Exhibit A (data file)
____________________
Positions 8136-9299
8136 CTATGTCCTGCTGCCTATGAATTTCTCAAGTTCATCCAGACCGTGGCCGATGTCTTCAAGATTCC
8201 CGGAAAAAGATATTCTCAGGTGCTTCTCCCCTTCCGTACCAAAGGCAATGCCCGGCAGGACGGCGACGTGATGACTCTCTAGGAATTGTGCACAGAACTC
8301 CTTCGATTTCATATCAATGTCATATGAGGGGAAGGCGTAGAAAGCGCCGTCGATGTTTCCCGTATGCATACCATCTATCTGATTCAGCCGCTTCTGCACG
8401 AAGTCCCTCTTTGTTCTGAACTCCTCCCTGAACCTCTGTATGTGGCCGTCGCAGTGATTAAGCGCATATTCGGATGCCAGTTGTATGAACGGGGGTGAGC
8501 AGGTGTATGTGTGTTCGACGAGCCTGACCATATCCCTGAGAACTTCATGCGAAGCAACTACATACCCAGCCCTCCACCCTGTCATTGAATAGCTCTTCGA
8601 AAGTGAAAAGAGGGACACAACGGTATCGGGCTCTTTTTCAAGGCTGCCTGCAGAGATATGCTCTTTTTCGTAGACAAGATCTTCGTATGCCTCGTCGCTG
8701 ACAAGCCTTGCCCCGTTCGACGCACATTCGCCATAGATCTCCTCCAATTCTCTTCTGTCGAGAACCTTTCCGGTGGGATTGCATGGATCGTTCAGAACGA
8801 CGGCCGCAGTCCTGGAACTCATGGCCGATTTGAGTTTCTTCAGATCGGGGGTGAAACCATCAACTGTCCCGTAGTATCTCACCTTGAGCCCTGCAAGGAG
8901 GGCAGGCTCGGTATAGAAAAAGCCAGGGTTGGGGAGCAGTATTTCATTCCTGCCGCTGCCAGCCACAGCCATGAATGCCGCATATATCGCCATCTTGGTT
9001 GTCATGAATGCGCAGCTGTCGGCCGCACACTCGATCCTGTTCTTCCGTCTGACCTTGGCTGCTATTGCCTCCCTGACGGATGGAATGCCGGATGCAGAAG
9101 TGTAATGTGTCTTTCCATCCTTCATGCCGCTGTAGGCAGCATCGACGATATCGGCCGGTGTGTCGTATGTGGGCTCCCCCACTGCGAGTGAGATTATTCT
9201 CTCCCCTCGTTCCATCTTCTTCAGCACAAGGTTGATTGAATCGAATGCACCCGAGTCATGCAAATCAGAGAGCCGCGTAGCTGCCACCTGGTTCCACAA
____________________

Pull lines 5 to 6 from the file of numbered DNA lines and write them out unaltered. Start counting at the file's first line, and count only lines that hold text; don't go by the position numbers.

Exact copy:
8401 AAGTCCCTCTTTGTTCTGAACTCCTCCCTGAACCTCTGTATGTGGCCGTCGCAGTGATTAAGCGCATATTCGGATGCCAGTTGTATGAACGGGGGTGAGC
8501 AGGTGTATGTGTGTTCGACGAGCCTGACCATATCCCTGAGAACTTCATGCGAAGCAACTACATACCCAGCCCTCCACCCTGTCATTGAATAGCTCTTCGA